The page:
Question: What does cutting-edge classical music have in common with cancer drugs? Answer: Both are made by Roche, the Swiss pharmaceutical company. The man behind this unlikely product line is the late Paul Sacher, the eminent Swiss conductor, music patron and Roche director, who happened to be married to the widow of the son of Fritz Hoffmann-La Roche, the company’s founder.
During a very long life (he died in 1999, at the age of 93), Sacher commissioned new works by Bartók, Stravinsky, Martin, Honegger and other notable modernists. Today, his legacy lives on in the Roche Commissions, which the company launched three years ago in partnership with the Lucerne Festival, Carnegie Hall and the Cleveland Orchestra. The third and most recent commission went to the Swiss composer Hanspeter Kyburz, whose catchily titled work for two singers and orchestra, touché, helped open Carnegie’s new season.
As the title suggests, touché is a musical duel—a 20-minute marital skirmish between a soprano and a tenor, accompanied by a symphony orchestra whose glittering exertions go way beyond the barbed, Beckett-like pillow talk. Mr. Kyburz, in keeping with many European composers of his generation (he’s 46), is an unabashed late modernist who grounds his compositions in formats that have more to do with higher mathematics than the vagaries of musical inspiration. Like his previous works, touché derives from a recipe of algorithms that the composer regards (according to his notes in the program) as “a metaphor for the things [the two characters] have failed to recognize and are subjected to.” In the old days, we called it “Fate.”
The program notes promise something more daunting than the performance delivers. Mr. Kyburz’s music is consistently engaging, emotionally evocative and beautifully put together—a witty, scary, sensuous fever chart of marital miscommunication. Alas, there’s also a libretto (written in English by the composer’s wife) to attend to. Mr. Kyburz and his wife have taken great pains to link the words and the music for sense, sound and rhythm, and it’s hard to imagine two more articulate fencing partners than the American soprano Laura Aiken and the English tenor John Mark Ainsley. Nonetheless, I found the text more distracting than illuminating, because the resources of the singers were so unequal to those of the orchestra.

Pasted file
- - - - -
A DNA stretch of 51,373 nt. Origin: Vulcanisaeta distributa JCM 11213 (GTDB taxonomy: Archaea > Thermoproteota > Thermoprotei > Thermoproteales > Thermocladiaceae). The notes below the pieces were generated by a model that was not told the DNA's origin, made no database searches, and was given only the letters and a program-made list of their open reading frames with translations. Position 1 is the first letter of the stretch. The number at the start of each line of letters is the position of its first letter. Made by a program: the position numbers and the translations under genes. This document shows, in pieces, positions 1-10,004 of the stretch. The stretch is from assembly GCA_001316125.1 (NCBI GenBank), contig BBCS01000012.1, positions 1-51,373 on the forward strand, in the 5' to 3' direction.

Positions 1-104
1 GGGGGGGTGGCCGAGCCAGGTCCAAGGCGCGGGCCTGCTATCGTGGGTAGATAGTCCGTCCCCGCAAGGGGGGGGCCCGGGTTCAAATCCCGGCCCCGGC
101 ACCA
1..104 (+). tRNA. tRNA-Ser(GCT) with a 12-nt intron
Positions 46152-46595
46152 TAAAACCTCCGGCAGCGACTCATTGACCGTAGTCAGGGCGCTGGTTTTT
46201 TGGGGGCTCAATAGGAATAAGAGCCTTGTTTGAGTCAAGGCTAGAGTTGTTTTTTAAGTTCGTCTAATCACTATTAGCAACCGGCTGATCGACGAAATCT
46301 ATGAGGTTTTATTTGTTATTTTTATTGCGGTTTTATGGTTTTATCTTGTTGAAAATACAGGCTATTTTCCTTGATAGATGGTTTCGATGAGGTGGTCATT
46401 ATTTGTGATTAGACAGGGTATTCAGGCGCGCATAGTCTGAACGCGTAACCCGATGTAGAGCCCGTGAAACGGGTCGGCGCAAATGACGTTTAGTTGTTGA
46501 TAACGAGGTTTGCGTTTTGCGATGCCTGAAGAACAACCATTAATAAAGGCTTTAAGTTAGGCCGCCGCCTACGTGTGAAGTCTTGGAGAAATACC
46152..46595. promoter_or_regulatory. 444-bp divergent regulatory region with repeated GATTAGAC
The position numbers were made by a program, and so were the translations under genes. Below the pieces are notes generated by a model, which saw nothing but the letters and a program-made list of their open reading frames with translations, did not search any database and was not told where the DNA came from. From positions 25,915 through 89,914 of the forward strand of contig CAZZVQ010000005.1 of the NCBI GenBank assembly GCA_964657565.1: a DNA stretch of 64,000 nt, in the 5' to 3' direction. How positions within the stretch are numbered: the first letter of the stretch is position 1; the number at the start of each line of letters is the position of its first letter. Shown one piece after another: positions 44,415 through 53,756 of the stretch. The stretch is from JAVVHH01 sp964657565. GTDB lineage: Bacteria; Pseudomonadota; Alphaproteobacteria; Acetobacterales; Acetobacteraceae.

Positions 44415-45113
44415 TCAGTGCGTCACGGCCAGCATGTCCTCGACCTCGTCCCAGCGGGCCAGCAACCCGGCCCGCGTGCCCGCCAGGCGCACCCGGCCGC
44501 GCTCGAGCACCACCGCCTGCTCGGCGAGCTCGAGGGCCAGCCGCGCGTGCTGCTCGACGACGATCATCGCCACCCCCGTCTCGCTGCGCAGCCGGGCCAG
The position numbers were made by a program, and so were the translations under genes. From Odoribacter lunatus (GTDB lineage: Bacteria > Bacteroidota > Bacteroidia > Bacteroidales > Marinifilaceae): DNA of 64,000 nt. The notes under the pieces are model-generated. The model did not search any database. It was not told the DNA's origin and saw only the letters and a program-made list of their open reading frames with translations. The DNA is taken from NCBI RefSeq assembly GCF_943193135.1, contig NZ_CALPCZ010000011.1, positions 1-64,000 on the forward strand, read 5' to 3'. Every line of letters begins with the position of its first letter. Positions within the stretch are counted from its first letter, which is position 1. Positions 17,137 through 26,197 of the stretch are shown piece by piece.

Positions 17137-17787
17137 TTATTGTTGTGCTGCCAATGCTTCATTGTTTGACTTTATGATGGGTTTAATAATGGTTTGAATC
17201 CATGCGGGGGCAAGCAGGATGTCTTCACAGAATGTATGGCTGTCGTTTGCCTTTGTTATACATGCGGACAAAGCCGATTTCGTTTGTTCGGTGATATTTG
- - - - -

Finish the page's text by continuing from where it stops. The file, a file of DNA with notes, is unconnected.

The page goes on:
Since the razor-edged precision of touché’s musical constructions clearly owes much to the composer’s computer, I wondered why he didn’t think of prerecording the singers and amplifying them into a more equal partnership with the orchestra. The live vocal performance of touché makes eavesdropping on the couple’s marital troubles too hard.
For all its built-in obstacles, this year’s Roche Commission was the most vibrant element in a somewhat bewildering patchwork of programs by the Clevelanders and their elegant young music director, Franz Welser-Möst, who is beginning his fifth season with the orchestra.
Opening night brought forth a surfeit of Viennese schlag: Bonbons by Franz von Suppé and Johann Strauss bracketed an exquisitely played Mozart Piano Concerto No. 17, with the supremely buoyant Norwegian pianist Lief Ove Andsnes as soloist, and two familiar Mozart arias, sung with radiant intensity by the young German soprano Dorothea Roschmann, who was substituting for an indisposed Thomas Quasthoff.
On the second night, sandwiched between Dvorak’s loquaciously folkloric Symphony No. 5 and Debussy’s sonic blockbuster La Mer, Mr. Kyburz’s work was made to seem slighter than it is. The third program began with a delightful oddity, Messiaen’s Un Sourire—the composer’s faux-naïve, ornithological homage to “the smile” in Mozart’s music. This was followed by a trio of Mozart concert arias sung with robust panache by a recovered Thomas Quasthoff, who went on to treat the audience to an unaccompanied virtuoso jazz rendition of “Swing Low, Sweet Chariot,” a demonstration of the singer’s astonishing three-octave range that brought down the house.
All this was a warm-up for the elephant in the wings: Bruckner’s Symphony No. 5, one of the great epic curiosities of the 19th century—a work of blazing majesty and repetitiveness that has an opiate effect on Bruckner addicts and makes lesser mortals mutter to themselves, “Oh, no—not that again!”
I am, as I have written before, a Cleveland Orchestra addict, continually renewed by this great collective’s dedication to making the best music out of whatever it is they’re playing, be it a Strauss polka or an untested Roche Commission. Some of my critical colleagues temper their admiration of the orchestra’s vaunted power and perfectionism; they grumble that the results are occasionally a little too “restrained” or “refined”—that, as one of them puts it, “they never take me over the edge.”
To which I can only say that at a time when we’re subjected to so much persuasion by any means in our public life, the Clevelanders are a refreshing throwback to a more civilized age. Unlike some of their so-called peers among the world’s top-ranked symphonic ensembles, they never hector—they deliver; they never preen—they play.
Until now, I’d been a Bruckner skeptic. But at Carnegie the other night, all doubts vanished as, inexorably and gently, Mr. Welser-Möst and his band calmly opened the doors to this edifice of countless rooms and beckoned me inside. It was a wondrous place to be.
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